Since news of Osama bin Laden's death, security has been stepped up in New York City.
Mayor Michael Bloomberg said Monday that the assumption is bin Laden's followers would like nothing better than to avenge his death by waging another attack in New York.
Security has been stepped up more than just a notch: There is greater police presence on the city's subways, at bridges and tunnels and at key buildings.
The New York City Police Department sent out a directive to all officers to be alert for suspicious packages or any evidence that the transit system, infrastructure or iconic locations were being targeted.
On CBS' "The Early Show," anchor Chris Wragge asked Kelly if word of bin Laden's death news led him feeling "We finally got him," or, "My tough job just got a lot tougher"?
"I wouldn't say a lot tougher, but obviously good news with complications," Kelly replied. "We knew that there would simply be the possibility of a retaliatory effort here in New York. ... We've put a lot of things in place here. But knew we have to do more, and that's what we're doing today."
He said the decision to continue increased police presence would be made as more information becomes available. "We have our listening posts literally out across the world," Kelly said. "We have New York City police officers in 11 cities overseas. We work closely with our federal partners. So we have to make the judgments on a daily basis. And we won't be able to keep this level indefinitely. But we'll make that judgment each day as we go forward.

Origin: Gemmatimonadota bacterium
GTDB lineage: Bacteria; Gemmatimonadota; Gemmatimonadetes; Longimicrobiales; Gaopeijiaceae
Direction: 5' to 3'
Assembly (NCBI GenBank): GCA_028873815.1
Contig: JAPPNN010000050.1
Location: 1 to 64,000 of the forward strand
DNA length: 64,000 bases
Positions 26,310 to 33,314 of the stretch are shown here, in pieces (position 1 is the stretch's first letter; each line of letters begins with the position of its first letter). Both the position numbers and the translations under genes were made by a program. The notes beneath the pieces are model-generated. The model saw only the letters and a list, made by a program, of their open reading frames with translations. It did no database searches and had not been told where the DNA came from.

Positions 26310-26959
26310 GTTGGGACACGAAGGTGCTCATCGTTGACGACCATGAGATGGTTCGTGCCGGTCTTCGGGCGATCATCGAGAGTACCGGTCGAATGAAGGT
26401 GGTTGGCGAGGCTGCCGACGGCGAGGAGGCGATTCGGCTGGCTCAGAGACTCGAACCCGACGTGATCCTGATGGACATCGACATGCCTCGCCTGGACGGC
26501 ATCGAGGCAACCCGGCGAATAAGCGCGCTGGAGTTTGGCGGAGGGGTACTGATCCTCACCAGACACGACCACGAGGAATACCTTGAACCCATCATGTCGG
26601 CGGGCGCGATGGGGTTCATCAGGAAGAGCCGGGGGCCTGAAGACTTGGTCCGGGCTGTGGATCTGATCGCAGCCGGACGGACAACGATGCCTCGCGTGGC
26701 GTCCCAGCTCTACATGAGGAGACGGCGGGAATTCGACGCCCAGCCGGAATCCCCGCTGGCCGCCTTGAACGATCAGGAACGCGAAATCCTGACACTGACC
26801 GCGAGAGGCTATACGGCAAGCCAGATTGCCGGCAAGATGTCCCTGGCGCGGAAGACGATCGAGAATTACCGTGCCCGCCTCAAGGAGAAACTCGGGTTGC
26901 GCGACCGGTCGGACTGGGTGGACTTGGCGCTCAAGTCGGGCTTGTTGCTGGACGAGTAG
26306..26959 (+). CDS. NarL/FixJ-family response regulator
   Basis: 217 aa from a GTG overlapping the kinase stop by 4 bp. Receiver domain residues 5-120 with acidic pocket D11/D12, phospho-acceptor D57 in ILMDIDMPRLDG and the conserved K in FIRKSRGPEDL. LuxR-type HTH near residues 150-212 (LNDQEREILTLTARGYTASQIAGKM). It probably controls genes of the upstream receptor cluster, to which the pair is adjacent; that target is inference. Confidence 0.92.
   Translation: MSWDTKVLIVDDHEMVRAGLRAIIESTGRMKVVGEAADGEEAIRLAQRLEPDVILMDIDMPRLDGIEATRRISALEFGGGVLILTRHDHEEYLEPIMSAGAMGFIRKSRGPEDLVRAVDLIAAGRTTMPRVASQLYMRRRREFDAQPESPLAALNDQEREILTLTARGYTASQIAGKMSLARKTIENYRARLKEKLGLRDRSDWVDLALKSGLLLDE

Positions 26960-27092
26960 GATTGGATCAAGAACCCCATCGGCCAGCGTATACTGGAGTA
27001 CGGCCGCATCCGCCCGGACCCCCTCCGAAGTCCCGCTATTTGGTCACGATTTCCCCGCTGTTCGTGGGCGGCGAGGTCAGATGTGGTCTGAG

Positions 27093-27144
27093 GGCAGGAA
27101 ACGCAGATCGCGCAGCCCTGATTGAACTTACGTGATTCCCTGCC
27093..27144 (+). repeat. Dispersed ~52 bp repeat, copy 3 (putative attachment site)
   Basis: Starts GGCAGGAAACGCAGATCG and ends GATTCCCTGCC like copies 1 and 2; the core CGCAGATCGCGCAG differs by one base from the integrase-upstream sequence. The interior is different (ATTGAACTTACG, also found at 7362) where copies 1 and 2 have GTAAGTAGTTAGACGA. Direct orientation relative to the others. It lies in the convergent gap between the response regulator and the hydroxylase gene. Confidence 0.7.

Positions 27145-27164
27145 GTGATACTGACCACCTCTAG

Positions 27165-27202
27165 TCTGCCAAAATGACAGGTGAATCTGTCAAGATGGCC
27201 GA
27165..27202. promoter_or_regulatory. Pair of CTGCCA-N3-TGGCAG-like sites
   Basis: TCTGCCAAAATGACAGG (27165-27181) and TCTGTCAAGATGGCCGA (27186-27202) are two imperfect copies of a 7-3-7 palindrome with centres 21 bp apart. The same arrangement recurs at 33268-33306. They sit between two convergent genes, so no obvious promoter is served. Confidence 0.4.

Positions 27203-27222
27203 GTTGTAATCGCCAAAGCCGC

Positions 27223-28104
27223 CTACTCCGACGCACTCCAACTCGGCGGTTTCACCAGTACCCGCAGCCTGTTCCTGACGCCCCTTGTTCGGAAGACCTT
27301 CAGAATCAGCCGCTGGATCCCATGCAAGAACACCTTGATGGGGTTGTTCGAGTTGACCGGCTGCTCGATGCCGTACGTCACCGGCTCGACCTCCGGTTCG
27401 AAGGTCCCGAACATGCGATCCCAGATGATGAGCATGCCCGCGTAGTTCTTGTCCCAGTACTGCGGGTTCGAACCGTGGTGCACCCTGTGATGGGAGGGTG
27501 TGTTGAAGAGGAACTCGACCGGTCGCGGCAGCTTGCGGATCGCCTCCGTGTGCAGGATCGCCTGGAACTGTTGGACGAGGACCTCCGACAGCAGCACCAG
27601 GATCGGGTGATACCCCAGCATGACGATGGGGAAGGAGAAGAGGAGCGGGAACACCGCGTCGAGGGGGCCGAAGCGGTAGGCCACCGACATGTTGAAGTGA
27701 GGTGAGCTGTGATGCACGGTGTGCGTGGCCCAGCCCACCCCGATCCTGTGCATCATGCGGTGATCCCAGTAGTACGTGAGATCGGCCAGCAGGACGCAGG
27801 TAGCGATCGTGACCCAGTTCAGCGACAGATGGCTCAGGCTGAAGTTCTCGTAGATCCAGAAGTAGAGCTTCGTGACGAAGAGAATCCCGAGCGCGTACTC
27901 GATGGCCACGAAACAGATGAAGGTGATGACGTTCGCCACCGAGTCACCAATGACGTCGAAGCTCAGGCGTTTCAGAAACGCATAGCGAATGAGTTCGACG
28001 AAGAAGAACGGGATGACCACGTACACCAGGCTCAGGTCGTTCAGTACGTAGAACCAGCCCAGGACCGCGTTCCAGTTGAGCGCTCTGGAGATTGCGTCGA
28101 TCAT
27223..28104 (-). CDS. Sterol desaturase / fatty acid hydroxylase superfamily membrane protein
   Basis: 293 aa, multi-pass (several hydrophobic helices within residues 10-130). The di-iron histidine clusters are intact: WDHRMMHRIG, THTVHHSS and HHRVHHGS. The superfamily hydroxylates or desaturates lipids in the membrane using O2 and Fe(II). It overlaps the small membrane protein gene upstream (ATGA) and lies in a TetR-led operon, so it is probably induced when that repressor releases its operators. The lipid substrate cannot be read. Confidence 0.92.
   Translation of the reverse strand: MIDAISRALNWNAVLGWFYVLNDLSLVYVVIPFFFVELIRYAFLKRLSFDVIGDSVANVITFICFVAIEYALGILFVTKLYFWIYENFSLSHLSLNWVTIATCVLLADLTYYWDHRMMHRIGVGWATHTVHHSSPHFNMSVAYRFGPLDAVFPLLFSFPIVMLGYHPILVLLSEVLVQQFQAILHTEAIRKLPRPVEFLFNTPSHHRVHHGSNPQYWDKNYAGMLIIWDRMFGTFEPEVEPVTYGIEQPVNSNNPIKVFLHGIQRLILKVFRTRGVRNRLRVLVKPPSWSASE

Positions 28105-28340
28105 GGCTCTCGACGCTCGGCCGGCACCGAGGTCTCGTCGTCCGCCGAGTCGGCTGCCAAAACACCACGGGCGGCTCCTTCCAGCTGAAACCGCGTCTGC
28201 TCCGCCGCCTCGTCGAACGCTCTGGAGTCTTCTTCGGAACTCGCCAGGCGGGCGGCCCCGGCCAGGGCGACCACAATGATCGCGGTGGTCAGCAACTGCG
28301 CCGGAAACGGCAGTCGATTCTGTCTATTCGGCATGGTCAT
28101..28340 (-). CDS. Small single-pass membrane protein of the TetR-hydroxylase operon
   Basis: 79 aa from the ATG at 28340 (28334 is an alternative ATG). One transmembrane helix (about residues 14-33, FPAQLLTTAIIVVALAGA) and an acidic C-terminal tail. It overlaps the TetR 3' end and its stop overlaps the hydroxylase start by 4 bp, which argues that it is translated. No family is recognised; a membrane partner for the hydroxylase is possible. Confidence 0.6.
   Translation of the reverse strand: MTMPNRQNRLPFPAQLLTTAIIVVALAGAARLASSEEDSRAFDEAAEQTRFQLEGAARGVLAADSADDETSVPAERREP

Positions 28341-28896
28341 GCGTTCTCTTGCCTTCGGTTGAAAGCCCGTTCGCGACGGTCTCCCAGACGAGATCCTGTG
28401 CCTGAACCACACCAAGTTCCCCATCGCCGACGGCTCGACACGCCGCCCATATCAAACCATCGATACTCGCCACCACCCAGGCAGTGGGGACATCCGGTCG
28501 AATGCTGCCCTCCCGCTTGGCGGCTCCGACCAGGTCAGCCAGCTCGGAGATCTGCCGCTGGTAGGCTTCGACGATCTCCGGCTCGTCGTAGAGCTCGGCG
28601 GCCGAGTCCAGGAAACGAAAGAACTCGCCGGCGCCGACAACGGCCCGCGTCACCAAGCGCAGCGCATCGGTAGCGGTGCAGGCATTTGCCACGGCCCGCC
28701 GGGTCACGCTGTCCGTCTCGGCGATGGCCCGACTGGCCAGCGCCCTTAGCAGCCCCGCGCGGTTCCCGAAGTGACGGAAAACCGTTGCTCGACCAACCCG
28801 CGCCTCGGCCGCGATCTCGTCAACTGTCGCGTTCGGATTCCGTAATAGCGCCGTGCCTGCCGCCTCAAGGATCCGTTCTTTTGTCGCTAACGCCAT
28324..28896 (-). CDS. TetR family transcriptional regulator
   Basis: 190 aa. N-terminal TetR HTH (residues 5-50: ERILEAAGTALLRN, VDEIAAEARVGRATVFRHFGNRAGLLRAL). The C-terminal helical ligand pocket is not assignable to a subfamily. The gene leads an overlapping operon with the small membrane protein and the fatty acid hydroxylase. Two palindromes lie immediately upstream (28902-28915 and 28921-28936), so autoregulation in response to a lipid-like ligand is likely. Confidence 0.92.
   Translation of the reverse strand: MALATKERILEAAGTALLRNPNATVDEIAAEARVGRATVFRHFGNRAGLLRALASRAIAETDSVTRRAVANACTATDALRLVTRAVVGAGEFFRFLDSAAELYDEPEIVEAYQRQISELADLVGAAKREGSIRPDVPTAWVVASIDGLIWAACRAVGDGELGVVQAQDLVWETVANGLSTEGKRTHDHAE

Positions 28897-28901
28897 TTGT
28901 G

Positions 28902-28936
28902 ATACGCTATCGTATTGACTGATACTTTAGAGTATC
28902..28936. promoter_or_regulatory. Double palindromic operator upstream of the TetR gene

"We've had 12 plots against this city since September 11, 2001, and they've all been thwarted in one way or the other," Kelly said. "It's not as if they're not trying. So far, so good here in New York."
He said the city's security is much changed since before 9/11: "We devote over a thousand police officers every day to our counterterrorism efforts. We have heavily armed officers going to sensitive locations throughout the city. We have additional programs in our subway system. We have 5 million people a day travel on the subway system. We have radiological detectors, well over 1,000 deployed every day. We have them on our boats, we have them in our helicopters.
"So the city has come, you know, a long way since 2001. But the job is never done. We continue to hone and refine our skills."
He said citizens' vigilance has been helpful in watching for possible attacks - as is luck. "Absolutely. We'll take it every time!"